"And one more point," I continued, "Right now you are saying that the cost of treatment will be $120.00 per year. But what happens when you hook all these houses into your treatment plant and the plant cannot keep up? Now you have to expand the capacity of that plant which means everyone’s yearly cost is going to go up considerably to pay for that expansion." The Mayor snapped at me, "Our treatment plant can easily handle the houses from this neighborhood." I said, "Sure it can now, but what happens when you sucker three or four more neighborhoods into this deal? You won’t have a choice. You will have to expand that treatment plant and anyone that is hooked up is going to have to pay for it." Needless to say, when the homeowners had all of the facts, the annexation was voted down.

Don’t get me wrong, I am not saying that treatment plants are bad. To the contrary, in some cases they are the only option. What I am saying is everyone involved should be made aware of all the options and ramifications. Let’s face it, sewage treatment facilities are not a charitable organization. They are in operation to generate profits and the homeowners that are facing these choices should be aware of that.

Another situation people should be made aware of, often an entire community is sold on the idea (by a few key people) that a treatment plant is the only answer to their sewage problems, consequently these few people convince the entire community to enter into a tremendous financial commitment to build this plant only to see the costs quickly double, triple, or even worse.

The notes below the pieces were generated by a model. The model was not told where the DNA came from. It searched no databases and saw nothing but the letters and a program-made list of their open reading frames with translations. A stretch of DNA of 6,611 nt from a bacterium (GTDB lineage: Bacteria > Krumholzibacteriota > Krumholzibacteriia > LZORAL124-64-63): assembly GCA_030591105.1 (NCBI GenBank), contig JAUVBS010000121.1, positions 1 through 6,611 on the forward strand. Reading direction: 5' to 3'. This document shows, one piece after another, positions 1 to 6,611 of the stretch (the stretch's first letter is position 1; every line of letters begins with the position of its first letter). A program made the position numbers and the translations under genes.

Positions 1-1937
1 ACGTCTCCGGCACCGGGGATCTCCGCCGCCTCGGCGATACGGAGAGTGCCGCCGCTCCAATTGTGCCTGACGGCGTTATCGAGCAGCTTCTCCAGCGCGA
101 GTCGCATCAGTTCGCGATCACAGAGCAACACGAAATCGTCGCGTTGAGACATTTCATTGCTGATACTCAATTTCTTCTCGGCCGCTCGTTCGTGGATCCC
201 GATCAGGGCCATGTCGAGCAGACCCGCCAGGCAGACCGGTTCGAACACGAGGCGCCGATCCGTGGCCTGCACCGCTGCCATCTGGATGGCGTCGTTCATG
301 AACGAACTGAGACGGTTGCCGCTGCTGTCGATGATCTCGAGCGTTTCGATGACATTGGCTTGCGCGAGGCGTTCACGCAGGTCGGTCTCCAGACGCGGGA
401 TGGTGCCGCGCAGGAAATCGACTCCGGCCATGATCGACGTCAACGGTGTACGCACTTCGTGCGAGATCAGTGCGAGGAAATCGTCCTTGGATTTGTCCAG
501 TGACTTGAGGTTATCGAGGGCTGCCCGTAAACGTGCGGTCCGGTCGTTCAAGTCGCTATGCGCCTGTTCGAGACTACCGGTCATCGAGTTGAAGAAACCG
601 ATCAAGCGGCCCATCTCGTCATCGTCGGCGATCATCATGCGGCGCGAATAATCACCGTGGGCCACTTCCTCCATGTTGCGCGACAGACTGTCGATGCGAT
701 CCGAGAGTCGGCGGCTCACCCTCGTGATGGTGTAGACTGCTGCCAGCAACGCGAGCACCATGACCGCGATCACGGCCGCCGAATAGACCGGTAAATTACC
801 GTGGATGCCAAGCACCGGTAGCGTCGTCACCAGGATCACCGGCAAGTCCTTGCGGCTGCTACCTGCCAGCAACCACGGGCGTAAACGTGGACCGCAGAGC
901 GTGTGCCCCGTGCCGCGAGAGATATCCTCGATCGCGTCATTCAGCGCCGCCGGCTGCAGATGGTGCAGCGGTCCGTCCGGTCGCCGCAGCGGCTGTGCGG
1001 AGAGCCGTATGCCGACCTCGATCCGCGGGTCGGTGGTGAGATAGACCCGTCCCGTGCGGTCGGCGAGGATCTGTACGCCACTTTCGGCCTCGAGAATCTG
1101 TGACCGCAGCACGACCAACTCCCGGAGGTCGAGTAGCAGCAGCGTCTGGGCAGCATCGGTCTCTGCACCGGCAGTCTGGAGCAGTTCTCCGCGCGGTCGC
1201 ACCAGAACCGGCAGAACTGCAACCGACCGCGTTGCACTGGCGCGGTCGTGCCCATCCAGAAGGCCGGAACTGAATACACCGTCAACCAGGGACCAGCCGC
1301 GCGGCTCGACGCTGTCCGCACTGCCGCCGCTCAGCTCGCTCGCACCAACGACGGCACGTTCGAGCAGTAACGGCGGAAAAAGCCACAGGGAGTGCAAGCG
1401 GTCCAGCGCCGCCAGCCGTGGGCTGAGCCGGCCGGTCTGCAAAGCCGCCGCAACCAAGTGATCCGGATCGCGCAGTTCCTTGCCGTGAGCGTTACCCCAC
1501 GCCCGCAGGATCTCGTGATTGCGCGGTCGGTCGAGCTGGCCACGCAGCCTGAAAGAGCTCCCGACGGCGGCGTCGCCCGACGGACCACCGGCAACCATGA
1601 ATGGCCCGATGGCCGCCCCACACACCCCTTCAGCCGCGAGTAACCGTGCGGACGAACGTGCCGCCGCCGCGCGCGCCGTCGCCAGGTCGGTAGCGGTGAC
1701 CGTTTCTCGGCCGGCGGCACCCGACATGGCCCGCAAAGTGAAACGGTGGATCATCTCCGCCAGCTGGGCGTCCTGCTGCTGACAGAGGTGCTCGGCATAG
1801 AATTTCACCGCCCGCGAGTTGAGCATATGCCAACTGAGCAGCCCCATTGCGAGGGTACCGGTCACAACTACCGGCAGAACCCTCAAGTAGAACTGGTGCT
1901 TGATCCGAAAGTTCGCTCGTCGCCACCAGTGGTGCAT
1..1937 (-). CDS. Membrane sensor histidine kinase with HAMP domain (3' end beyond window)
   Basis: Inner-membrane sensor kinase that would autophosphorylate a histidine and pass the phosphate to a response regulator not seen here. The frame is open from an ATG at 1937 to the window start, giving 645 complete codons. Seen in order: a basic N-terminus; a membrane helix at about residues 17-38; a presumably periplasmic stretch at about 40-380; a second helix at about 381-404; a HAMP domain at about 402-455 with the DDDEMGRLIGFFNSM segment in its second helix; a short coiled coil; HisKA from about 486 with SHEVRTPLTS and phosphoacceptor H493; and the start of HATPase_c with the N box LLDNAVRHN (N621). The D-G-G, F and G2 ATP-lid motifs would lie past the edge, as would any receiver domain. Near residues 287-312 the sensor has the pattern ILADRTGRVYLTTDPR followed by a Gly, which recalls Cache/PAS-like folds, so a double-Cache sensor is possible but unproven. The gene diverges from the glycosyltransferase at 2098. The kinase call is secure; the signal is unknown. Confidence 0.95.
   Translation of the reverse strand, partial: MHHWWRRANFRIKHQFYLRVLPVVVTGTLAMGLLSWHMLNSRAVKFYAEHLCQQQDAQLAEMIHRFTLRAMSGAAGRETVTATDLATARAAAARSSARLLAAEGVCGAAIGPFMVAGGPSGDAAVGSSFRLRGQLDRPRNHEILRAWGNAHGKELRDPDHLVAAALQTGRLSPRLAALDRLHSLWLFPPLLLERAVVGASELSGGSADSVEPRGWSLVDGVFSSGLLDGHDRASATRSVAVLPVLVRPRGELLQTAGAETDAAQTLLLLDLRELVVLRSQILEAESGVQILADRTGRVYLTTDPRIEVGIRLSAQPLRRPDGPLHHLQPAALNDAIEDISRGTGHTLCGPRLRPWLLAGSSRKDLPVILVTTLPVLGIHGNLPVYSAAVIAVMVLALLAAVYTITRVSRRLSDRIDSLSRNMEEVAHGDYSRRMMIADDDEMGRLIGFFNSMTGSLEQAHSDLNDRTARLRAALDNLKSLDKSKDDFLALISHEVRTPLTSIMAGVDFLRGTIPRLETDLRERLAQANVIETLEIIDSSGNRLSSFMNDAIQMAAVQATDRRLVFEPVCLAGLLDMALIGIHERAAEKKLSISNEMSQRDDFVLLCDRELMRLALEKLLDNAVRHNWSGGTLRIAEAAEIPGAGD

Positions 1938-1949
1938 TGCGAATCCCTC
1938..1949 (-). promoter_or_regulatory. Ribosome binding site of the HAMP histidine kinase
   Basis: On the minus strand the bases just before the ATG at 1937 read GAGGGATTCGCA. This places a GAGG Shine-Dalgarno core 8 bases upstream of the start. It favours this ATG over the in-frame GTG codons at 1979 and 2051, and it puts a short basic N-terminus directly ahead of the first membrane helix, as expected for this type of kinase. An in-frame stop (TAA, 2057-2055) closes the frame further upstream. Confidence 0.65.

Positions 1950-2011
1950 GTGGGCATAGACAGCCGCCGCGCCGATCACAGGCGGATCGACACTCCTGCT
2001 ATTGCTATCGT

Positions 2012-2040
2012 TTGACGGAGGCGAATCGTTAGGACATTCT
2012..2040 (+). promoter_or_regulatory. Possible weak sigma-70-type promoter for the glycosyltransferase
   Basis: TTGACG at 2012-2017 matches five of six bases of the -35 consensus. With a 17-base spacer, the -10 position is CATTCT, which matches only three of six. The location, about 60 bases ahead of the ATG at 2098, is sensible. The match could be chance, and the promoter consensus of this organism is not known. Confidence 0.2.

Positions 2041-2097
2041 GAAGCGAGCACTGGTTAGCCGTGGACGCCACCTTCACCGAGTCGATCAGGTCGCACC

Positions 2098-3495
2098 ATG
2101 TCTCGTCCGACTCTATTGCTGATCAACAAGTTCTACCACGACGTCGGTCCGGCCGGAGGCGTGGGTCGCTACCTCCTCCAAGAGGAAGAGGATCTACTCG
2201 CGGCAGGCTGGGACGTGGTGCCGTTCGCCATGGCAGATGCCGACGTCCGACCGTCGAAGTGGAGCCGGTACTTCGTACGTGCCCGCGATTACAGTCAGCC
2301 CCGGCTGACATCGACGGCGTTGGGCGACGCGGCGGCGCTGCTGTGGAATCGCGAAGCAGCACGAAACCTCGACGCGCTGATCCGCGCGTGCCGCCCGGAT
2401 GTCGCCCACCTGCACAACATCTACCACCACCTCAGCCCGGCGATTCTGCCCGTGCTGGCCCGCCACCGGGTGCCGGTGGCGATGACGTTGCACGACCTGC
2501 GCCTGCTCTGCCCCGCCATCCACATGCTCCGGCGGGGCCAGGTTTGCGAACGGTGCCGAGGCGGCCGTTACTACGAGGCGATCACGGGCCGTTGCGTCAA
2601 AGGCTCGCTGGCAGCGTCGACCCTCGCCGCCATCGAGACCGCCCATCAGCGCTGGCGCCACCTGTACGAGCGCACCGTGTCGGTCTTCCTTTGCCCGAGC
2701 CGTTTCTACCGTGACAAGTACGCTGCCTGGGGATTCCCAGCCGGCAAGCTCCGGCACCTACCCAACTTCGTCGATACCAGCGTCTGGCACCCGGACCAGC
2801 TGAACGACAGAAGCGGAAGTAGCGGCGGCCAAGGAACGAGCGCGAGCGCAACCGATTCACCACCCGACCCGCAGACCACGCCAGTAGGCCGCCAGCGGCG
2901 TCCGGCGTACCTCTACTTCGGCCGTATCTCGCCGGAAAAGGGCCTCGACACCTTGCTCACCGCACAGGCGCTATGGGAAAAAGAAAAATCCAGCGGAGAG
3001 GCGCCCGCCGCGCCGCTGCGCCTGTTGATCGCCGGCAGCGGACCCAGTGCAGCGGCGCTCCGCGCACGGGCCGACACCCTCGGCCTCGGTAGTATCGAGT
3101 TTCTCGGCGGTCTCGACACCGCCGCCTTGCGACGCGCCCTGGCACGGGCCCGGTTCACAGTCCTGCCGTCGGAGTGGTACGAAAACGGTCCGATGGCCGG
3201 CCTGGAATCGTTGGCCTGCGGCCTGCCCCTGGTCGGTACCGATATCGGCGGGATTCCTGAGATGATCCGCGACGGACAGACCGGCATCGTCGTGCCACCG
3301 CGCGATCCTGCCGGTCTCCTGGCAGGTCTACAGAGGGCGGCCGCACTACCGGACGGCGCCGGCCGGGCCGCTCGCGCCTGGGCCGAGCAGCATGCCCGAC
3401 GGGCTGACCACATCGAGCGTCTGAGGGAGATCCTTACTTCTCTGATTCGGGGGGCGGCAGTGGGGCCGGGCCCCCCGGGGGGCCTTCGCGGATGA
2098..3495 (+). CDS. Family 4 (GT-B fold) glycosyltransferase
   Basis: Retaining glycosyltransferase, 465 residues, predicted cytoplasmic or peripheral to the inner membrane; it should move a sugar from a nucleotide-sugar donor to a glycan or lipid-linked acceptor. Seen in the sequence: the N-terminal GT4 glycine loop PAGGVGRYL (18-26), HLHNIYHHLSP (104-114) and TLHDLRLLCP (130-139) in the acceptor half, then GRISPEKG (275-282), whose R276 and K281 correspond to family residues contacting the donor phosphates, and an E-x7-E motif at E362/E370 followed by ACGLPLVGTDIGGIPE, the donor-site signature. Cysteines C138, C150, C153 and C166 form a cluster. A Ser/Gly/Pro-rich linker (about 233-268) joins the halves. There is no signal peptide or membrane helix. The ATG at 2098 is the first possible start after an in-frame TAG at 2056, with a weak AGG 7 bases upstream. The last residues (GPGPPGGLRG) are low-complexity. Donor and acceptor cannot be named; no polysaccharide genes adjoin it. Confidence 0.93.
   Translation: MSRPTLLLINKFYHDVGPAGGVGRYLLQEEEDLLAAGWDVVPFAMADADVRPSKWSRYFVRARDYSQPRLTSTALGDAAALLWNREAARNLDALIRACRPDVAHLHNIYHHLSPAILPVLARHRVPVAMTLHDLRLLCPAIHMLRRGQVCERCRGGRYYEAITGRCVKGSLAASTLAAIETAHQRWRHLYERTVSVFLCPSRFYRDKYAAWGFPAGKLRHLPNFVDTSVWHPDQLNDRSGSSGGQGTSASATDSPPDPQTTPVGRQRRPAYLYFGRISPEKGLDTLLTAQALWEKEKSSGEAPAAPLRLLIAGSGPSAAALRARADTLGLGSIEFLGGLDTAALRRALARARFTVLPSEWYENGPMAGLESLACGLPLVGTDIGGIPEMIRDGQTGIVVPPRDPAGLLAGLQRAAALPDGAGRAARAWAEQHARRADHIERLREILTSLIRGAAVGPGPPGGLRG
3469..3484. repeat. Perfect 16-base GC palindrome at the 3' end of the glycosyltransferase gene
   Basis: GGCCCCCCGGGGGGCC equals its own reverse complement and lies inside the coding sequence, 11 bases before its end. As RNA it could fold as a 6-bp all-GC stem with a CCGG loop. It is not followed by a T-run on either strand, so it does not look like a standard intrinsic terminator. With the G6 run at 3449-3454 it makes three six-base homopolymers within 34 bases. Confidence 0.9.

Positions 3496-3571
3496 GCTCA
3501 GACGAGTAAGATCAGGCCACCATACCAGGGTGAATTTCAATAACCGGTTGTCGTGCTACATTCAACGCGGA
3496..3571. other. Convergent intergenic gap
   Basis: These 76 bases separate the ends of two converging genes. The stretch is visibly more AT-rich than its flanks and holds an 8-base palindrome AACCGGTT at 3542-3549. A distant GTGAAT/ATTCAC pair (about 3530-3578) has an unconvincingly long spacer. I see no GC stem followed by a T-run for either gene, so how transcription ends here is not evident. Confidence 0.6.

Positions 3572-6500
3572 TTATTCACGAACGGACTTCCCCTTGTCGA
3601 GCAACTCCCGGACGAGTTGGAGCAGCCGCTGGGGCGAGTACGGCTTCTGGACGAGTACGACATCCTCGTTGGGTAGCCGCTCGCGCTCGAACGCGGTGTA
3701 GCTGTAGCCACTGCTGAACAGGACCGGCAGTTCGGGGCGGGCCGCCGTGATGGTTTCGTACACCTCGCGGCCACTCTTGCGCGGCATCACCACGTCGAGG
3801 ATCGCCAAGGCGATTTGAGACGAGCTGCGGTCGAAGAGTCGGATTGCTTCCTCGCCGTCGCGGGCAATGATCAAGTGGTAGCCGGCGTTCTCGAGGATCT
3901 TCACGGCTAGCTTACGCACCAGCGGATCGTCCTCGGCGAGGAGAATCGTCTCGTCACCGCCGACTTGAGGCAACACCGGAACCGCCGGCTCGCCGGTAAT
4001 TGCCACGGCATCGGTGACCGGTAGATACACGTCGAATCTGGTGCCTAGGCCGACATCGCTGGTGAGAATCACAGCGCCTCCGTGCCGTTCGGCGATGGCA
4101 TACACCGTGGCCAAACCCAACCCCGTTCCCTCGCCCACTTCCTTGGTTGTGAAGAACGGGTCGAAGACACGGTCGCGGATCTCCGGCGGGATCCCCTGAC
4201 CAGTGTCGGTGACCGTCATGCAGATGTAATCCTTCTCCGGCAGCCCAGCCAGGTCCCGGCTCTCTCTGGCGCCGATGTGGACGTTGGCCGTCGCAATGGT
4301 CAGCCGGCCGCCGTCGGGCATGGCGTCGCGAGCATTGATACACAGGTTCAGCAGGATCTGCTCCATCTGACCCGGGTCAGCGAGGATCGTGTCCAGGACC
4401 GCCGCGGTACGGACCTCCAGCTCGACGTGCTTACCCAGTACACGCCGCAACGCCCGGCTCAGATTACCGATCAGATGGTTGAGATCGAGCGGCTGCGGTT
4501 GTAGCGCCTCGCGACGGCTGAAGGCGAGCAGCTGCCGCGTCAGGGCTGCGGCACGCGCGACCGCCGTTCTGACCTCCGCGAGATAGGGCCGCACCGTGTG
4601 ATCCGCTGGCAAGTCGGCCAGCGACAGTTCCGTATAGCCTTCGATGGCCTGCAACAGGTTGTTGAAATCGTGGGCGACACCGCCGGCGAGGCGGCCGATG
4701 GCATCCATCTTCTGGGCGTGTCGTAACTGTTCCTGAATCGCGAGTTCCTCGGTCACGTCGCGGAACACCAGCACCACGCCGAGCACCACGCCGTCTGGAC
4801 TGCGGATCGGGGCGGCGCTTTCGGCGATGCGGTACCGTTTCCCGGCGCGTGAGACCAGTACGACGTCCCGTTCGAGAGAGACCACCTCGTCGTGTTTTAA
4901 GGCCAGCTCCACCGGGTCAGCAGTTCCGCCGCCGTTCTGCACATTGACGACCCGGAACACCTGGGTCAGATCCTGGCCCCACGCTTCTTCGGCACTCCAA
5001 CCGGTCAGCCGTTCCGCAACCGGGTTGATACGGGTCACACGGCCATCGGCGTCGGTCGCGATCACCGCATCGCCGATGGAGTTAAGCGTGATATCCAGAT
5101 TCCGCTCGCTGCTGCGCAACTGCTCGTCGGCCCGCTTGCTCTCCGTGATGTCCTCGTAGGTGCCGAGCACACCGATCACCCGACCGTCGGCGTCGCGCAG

And naturally, you don’t stop a project after several million dollars, so they are stuck with it. In many cases, these communities could have dealt with their sewage problems by simply up-grading or replacing their existing septic systems at a fraction of the cost. But people get sold a bill of goods on high technology and learn lessons the hard (and expensive) way.

So when the someone [the city] comes to you with a big smile on their face, saying, "Have I got a deal for you," make sure you read all of the fine print. Septic systems, if they are properly designed, properly installed, and properly maintained by the homeowner, are one of the most effective methods of dealing with household waste water. And as an added bonus, they are usually ½ to 1/10 the cost of having the city plant treat your waste water, but the catch is, they have to be properly designed, installed and maintained by the people that use them.

Last Updated: Dec 07, 08